Wednesday, December 08, 2010

Hi from the middle of the Atlantic. I just finished the India travelogues so here is the last one. Enjoy!

India Travelogue #10
11/21/10 to 11/26/10
We had enjoyed the little hotel right on the waters of Allepey but it was time to head out of town in our van. Too bad three of our people were sick. First we stopped at a special Hindu temple, called Mannarsala Temple, which was the snake temple. It was made of wood and there were lots of people there. We were not allowed to take pictures inside. There were areas where people were lined up to pay money for special blessings (from 10 up to 20,001 rupees) and also an area where people put their kids on a scale and weigh them with rice, or bananas, gold or silver, and then donate that to the temple as a thank you for having the child, because this was a fertility temple. It seems amazing to us that in such a crowded country, with 1.2 billion people, and hard economic times due to too many people, they are so concerned with fertility!! But that is because there is no social security and people depend on their children to take care of them in their old age.
There were also areas where they could buy sweets to take home which were made by the priests, so the blessings could be spread around at home. And a place where they sold music, statues, etc. So it seemed like one big area of sucking money out of the faithful. Shanji told us it is the only temple where a woman is the high priestess. It is also unusual because it is made entirely of wood. We had to go barefoot, and we weren't allowed in the inner sanctum.
Next we stopped at the Krishnapuram palace, which was also made of wood and had beautifully manicured grounds. It was built for a maharaja about 250 years ago. There were a lot of collections of things in there: coins, swords, statues, etc. And it was a good example of how buildings were designed in those days to ensure nice breezes and open courtyards for resting and socializing in the court.
Kerala gets a lot more rain than the north and this is an unusual year, so it started in again. It rained pretty steadily the whole time we were driving and was raining hard by the time we reached the hotel, the Deshadan Cliff Resort in Verkala – a sister hotel to the one we stayed at in Munnar, up in the mountains. The hotel was nice with a beautiful pool right in the middle, and a nice little restaurant (open air) off to the side. The room was nice too and happily had more lights than the last 2 and also a TV with good English stations. At lunch at 3 in the restaurant, we watched the rain pour down and Shanji had arranged a birthday cake for Tom, who was 23 that day.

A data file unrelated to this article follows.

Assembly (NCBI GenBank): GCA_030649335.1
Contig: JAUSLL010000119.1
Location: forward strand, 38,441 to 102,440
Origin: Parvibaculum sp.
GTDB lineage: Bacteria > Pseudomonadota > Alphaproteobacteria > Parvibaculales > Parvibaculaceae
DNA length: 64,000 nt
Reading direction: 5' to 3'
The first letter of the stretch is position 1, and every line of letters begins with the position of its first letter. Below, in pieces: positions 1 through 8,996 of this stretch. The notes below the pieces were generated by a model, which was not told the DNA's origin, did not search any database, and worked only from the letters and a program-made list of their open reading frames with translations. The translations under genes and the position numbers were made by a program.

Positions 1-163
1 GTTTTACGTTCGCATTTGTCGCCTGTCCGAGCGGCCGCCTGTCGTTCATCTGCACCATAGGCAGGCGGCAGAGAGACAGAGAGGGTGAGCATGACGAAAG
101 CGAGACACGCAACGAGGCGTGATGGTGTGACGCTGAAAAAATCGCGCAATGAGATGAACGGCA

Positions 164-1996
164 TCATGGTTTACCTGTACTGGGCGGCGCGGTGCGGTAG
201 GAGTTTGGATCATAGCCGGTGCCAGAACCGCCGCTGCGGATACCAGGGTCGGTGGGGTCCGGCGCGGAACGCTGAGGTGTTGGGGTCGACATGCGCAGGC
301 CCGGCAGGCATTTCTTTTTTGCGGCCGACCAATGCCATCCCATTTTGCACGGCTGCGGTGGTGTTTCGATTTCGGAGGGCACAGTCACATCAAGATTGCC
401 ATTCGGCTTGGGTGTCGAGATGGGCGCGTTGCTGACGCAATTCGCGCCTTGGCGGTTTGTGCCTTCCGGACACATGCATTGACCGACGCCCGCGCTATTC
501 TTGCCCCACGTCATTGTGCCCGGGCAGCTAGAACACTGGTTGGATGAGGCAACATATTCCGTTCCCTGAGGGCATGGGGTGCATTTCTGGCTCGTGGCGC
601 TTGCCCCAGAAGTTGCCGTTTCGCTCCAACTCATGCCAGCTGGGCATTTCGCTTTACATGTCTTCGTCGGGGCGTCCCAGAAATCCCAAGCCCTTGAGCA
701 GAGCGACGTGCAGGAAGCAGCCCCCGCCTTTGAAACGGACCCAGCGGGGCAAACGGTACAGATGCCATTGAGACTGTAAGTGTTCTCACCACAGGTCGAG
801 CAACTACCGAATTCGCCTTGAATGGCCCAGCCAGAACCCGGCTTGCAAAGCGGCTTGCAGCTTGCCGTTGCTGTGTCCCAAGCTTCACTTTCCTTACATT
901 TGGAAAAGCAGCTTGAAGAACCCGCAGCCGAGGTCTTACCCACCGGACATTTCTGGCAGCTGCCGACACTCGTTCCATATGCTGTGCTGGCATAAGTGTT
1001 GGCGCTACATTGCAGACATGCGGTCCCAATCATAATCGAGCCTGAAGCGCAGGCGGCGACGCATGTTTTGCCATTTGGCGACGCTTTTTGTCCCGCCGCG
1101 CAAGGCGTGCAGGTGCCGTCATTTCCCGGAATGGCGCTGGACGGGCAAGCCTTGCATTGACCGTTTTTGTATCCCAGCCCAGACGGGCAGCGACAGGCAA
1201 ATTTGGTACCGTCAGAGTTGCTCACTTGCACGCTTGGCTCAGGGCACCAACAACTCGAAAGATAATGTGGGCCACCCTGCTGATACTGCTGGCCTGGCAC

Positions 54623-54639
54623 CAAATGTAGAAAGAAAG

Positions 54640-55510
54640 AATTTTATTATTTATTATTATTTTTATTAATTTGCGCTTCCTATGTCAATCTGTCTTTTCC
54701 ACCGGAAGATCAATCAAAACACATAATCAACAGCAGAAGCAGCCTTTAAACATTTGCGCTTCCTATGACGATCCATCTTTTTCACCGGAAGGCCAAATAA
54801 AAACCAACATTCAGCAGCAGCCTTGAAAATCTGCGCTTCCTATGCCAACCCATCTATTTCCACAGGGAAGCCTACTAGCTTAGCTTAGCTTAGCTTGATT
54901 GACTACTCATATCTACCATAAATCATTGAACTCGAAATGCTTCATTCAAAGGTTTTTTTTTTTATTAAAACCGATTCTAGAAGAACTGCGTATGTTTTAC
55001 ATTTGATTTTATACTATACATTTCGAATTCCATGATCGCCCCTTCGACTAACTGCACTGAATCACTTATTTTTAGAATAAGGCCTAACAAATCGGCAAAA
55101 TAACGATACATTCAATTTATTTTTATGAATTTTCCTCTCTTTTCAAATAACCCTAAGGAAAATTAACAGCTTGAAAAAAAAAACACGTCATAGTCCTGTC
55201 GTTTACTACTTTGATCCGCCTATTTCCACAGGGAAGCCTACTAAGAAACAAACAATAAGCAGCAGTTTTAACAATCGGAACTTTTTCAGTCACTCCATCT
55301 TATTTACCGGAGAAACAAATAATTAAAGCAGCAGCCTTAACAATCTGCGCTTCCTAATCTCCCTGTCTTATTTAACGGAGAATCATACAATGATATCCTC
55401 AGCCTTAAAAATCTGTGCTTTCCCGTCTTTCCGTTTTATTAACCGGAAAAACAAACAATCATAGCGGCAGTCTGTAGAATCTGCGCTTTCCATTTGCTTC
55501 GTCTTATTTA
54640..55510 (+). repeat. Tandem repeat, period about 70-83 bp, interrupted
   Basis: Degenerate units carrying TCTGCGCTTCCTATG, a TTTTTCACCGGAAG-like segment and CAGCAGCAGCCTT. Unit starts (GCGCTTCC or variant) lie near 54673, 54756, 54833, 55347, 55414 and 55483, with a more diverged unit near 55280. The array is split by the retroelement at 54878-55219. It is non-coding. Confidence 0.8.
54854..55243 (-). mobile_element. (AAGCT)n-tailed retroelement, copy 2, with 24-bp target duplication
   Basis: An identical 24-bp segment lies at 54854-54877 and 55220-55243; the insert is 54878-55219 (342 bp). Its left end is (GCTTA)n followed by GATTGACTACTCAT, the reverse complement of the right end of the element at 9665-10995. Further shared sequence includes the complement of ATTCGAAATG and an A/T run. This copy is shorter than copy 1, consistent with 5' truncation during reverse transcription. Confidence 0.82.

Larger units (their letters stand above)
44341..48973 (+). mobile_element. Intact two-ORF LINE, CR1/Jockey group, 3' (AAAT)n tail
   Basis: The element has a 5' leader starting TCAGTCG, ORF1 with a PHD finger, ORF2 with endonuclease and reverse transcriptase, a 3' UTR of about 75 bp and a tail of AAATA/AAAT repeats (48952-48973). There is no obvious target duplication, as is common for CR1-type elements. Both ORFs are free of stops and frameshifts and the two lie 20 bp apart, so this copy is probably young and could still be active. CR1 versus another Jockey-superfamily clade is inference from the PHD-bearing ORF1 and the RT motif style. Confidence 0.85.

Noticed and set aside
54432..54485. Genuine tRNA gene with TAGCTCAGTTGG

Verkala is a sacred town for the Hindus. It also sits on a 2 km long ragged coastline of red cliff. The shops, restaurants and hotels are all on the cliff, with lots of steps leading down to the beach area. It clearly is a place that has been adopted as a hangout for western young people who are staying around a while, and there are lots of good tourist restaurants and buying opportunities at the many stalls nearby.
Hooray – the next day was a bright, clear, sunny day. John drove us to the 2000 year old Janardhana Swamy temple where we walked around and Shanji explained more about Hinduism. This temple is on the top of a hill and as we walked up the steps we stopped at an area where a man was stationed to accept money from people as they entered, then he shot off a very loud firework which was supposed to drive away the evil spirits. Once again, we were not allowed in the inner sanctum, but there were lots of interesting areas around the main one. Then we drove to the beach area where priests were having consultations with people who had a loved one die recently, and who performed special rituals for them. To bathe in the sea here is considered holy, especially on the new moon of the Hindu calendar.
Verkala is the final resting place of the great social reformer, Sree Narayana Guru, so we went to his Ashram called the Sivagiri Mutt, took pictures of some of the people there for weddings, and also saw the guru's house and the temple built for him. Ghandi visited him once and stayed overnight so that is also a big deal for the faithful. He was in favor of treating the lower classes much better, and for fair treatment for everybody, including women.
The day was very warm and sunny so we enjoyed the fact that we had some down time by the pool.
Dinner was at 6 with the gang and we went to the Cafe Del Mar, on the cliff. The food was good, with lots of non-Indian choices that we haven't had for a while but it took a long time to arrive. We had a spinach salad and a pizza with gorgonzola, mozzarella, tomato sauce, chicken, and mushrooms. The crust was very good. As we were eating, it started pouring down rain again; this has been a very wet year!
Tuesday (11/23) we had to leave by 9 because we drove back to Kochi and it took about 5 hours.
Along the way we stopped to see two Asian elephants in a field. Elephants are still used for work here, and we have seen them carrying big loads as they walk along the roads. One of the towns had a replica of the Taj Mahal, and we had tea in a restaurant where we watched a two-foot long mud snake catch and eat a frog.